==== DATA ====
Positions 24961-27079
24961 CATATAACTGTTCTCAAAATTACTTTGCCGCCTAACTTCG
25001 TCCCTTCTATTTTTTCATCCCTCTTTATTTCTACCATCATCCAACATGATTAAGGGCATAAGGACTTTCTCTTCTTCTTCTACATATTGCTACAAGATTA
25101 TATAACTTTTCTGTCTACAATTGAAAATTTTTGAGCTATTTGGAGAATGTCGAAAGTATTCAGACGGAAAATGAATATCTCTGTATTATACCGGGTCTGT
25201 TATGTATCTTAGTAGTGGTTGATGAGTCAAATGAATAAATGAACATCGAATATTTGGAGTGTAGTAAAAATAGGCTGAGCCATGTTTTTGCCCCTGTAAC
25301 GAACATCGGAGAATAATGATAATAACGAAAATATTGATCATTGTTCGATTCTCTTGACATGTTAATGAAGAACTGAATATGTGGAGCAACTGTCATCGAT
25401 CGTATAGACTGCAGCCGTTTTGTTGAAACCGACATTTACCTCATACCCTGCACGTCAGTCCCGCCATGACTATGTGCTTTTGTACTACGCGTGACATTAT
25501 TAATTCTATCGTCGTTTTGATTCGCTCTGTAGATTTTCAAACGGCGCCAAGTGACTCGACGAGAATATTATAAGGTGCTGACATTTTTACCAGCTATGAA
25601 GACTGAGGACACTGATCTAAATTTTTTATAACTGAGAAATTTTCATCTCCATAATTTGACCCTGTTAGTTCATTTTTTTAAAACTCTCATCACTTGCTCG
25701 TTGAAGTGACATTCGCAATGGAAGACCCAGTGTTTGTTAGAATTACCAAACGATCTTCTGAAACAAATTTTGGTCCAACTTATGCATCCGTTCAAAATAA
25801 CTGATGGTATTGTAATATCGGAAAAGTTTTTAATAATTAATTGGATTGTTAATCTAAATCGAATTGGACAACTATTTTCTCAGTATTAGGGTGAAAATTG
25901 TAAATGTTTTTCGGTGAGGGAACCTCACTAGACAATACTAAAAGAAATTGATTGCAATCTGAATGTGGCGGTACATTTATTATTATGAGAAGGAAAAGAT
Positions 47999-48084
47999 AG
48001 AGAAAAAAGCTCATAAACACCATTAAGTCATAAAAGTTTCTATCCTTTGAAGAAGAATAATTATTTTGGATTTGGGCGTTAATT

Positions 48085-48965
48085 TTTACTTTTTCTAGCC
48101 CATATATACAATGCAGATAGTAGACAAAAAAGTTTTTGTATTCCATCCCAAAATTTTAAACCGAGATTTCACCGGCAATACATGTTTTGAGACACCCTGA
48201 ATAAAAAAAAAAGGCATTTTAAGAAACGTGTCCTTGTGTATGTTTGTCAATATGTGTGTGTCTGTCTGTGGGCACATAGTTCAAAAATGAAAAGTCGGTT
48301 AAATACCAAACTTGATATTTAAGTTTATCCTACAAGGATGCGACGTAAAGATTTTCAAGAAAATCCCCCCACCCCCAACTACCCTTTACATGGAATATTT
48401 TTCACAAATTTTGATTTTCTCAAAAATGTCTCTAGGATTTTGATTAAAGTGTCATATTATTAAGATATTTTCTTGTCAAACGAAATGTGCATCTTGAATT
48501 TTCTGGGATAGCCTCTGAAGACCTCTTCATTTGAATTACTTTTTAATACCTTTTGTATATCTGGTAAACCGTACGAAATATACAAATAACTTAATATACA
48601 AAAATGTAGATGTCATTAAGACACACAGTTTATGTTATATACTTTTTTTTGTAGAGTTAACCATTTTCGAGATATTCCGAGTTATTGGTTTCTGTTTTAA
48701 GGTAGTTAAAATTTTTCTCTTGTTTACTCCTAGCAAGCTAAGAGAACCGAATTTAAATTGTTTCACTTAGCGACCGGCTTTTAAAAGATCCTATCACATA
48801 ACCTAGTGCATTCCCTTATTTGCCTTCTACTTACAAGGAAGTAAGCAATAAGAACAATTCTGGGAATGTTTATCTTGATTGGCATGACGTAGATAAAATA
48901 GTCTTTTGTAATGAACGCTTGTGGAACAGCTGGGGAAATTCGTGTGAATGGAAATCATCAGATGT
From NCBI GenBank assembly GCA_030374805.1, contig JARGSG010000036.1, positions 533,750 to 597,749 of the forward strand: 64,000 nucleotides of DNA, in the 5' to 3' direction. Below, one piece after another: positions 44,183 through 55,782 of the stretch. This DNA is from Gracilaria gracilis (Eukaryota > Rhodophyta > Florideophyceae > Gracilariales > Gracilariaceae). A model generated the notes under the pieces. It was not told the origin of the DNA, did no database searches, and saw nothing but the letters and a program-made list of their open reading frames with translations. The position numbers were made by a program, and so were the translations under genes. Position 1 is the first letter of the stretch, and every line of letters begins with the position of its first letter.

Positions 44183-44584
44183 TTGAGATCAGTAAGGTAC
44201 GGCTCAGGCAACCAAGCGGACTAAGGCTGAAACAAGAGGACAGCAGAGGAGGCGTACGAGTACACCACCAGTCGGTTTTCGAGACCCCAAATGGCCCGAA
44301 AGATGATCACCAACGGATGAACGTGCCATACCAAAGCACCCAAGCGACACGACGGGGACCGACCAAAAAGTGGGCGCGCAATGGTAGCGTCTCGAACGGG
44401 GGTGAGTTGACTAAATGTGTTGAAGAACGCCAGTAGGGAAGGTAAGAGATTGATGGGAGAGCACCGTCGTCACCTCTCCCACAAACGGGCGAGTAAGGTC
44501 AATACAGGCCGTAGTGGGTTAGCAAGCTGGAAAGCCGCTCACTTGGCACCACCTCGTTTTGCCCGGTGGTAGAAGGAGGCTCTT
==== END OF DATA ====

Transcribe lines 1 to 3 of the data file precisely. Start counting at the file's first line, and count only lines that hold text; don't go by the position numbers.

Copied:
Positions 24961-27079
24961 CATATAACTGTTCTCAAAATTACTTTGCCGCCTAACTTCG
25001 TCCCTTCTATTTTTTCATCCCTCTTTATTTCTACCATCATCCAACATGATTAAGGGCATAAGGACTTTCTCTTCTTCTTCTACATATTGCTACAAGATTA